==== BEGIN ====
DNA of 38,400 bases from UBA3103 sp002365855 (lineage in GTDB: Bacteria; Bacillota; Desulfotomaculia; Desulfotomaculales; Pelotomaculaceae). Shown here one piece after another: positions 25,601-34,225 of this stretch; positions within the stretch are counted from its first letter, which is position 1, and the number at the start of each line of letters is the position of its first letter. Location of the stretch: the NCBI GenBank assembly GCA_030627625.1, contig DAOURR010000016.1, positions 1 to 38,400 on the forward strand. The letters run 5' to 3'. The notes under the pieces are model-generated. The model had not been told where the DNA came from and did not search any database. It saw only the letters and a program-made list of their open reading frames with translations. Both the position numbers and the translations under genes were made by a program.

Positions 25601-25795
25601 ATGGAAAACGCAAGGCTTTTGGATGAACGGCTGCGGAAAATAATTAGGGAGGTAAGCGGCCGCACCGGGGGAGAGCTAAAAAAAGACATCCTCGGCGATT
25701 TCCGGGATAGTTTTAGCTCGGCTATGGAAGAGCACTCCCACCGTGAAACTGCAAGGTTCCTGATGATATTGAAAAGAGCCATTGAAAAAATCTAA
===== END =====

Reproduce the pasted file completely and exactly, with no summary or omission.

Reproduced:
DNA of 38,400 bases from UBA3103 sp002365855 (lineage in GTDB: Bacteria; Bacillota; Desulfotomaculia; Desulfotomaculales; Pelotomaculaceae). Shown here one piece after another: positions 25,601-34,225 of this stretch; positions within the stretch are counted from its first letter, which is position 1, and the number at the start of each line of letters is the position of its first letter. Location of the stretch: the NCBI GenBank assembly GCA_030627625.1, contig DAOURR010000016.1, positions 1 to 38,400 on the forward strand. The letters run 5' to 3'. The notes under the pieces are model-generated. The model had not been told where the DNA came from and did not search any database. It saw only the letters and a program-made list of their open reading frames with translations. Both the position numbers and the translations under genes were made by a program.

Positions 25601-25795
25601 ATGGAAAACGCAAGGCTTTTGGATGAACGGCTGCGGAAAATAATTAGGGAGGTAAGCGGCCGCACCGGGGGAGAGCTAAAAAAAGACATCCTCGGCGATT
25701 TCCGGGATAGTTTTAGCTCGGCTATGGAAGAGCACTCCCACCGTGAAACTGCAAGGTTCCTGATGATATTGAAAAGAGCCATTGAAAAAATCTAA